‘Ghost’ airport of Murcia may fly at last


TEN YEARS after work began on the region’s new International Airport, Corvera, the ‘ghost’ airport of Murcia may be ready to receive its first plane.

The Regional Government has begun the process to finally bring Corvera Airport into operation, almost five years after the works were completed with an investment of around 270 million euros.

Once again they will put the management contract for this ‘ghost’ travel hub out to tender, despite the fact they are embroiled in a long-running legal battle with the first company to win the concession back in 2007.

The new phase of this cripplingly expensive aviation saga began on March 25 with the bidders’ conditions released in the Official Journal of the European Union.

Interested companies have until May 2 to register. After that date, those who can provide proof of financial buoyancy and experience will have two months to provide detailed technical and economic plans.

The concept of a second airport in Murcia was originally conceived in July 2001 by the Sociedad Aeropuertos de Murcia.

After receiving an initial investment of €270 million building work began in 2007 and is virtually complete.

But the facility was never inaugarated and never opened to the public. In December 2015, the regional government was forced to cancel the contract with concessionaire Sacyr from Madrid on the grounds that the company granted the concession had exceeded its allotted time period.

The subsequent legal battle between Sacyr and Murcia’s authorities has become increasingly complex and is now headed for the High Court.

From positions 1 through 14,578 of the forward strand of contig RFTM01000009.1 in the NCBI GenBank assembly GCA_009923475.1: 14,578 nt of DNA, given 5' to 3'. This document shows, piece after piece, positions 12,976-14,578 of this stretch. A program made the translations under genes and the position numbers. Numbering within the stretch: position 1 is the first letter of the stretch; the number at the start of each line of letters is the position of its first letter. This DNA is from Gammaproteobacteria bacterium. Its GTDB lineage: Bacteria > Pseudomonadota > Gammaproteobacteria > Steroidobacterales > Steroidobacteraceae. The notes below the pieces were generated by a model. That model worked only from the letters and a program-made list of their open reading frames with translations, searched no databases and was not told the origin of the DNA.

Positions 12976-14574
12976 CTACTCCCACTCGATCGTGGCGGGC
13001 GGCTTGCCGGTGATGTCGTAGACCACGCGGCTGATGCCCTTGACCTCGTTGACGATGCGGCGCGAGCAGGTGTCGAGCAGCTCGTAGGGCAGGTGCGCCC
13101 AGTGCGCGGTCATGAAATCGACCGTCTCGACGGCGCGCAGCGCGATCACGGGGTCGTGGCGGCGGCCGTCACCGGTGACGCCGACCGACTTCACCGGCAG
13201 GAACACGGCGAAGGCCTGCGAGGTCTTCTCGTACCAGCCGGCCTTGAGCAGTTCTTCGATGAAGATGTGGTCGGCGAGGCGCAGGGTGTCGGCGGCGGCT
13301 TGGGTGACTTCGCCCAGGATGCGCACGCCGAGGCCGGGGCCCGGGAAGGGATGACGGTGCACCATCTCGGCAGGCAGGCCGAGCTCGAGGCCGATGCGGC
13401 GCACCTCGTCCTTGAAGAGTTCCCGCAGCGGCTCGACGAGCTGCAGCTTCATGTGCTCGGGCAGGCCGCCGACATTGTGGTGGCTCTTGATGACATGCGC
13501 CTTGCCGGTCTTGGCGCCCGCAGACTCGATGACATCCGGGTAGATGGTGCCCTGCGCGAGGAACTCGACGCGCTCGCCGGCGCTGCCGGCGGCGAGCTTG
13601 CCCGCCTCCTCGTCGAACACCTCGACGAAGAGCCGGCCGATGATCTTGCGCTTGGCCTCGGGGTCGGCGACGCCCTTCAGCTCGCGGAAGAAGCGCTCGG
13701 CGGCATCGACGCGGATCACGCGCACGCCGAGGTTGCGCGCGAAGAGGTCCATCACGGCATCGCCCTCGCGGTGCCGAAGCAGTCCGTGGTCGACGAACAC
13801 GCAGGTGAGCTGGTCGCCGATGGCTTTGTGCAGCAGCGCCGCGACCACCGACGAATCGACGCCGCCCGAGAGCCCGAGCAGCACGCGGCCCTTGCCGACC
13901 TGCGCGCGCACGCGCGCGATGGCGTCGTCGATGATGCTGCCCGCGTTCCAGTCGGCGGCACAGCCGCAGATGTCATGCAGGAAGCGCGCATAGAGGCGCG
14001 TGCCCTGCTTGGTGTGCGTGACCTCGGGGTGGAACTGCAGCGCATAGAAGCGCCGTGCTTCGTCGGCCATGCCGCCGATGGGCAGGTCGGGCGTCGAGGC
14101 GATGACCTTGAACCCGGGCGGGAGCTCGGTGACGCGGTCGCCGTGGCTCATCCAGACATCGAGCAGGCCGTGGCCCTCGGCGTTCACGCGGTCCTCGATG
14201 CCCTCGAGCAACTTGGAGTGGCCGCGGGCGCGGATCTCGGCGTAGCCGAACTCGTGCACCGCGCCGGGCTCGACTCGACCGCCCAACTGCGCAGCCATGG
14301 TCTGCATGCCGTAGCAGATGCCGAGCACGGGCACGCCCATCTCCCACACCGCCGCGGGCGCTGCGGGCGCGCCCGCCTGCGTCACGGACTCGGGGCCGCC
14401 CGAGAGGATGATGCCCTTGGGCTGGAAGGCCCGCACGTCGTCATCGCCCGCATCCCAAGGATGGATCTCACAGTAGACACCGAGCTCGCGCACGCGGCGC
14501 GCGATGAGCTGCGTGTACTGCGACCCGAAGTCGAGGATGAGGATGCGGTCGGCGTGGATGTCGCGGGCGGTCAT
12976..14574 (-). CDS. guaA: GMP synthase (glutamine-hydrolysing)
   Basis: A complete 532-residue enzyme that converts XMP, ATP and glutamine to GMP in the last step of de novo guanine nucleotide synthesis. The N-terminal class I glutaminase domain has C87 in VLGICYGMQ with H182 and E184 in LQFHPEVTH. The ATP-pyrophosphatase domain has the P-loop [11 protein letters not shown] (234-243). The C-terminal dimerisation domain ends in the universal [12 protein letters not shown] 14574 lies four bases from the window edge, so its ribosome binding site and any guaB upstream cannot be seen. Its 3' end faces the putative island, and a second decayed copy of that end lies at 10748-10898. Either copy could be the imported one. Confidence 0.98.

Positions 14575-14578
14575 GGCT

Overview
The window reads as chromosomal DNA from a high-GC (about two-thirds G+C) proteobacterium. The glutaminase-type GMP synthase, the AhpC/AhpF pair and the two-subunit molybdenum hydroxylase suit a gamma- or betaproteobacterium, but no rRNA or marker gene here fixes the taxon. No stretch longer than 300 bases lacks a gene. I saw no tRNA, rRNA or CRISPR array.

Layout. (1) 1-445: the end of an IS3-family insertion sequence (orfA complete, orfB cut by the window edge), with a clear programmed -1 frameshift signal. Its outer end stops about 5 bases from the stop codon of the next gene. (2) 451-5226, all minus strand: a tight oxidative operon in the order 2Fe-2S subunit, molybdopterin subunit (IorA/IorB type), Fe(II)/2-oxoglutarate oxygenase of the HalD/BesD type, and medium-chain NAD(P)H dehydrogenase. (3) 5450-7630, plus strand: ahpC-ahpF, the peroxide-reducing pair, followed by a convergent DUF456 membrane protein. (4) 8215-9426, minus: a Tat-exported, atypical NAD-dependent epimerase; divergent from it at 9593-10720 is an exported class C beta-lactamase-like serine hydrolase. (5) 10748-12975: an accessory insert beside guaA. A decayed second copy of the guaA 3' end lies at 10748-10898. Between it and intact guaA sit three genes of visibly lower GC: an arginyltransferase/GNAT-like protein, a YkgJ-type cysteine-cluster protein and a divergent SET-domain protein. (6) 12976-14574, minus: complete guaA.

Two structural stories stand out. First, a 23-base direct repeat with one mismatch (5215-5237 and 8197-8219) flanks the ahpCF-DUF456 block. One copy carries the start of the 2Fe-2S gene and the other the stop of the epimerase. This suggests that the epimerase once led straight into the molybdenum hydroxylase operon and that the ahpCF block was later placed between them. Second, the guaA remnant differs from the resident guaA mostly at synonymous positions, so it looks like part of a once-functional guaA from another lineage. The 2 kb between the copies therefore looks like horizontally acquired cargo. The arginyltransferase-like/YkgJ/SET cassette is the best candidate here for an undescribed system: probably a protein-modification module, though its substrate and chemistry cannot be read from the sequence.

Corvera is the first regional airport to be put out to tender since the frenzy to open small airports across Spain began sapping resources and leading, in the case of Castellón and Ciudad Real, to years of disuse. Ciudad Real was last year sold to a Chinese consortium for 10,000 euros.

In the case in Huesca, Lérida, Salamanca, León, La Rioja, Burgos and Albacete, the crippling losses have been absorbed by the airport networks.

When it opens, Corvera will replace the region’s San Javier airport, but that in itself creates further problems.

The Ministry of Development has invested 70 million euros recently on San Javier Airport. AENA, the management company who run the majority of Spanish airports, have built a new terminal, control and another runway on the property they share with the Ministry of Defence.

According to estimates from Murcia’s Department of Development and Infrastructure, Corvera will be able to welcome 800,000 foreign tourists in the first four years, pushing total passenger traffic up to 3.5 million a year, a figure which could, in time, rise to 5 million. It will also create 20,000 jobs and raise regional GDP by 3.5 percentage points.

These passenger figures would mean revenue of €495.8 million (€600 million including sales tax) in the first 25 years. A complementary activities zone totaling 600,000 square meters is also on the cards, with profits from it remaining in private hands.

The successful bidder will be able to establish fees and negotiate with airline operators – a freedom which should improve competitiveness in the Alicante, Murcia and Almería regions and allow for more efficient management, according to the authorities.

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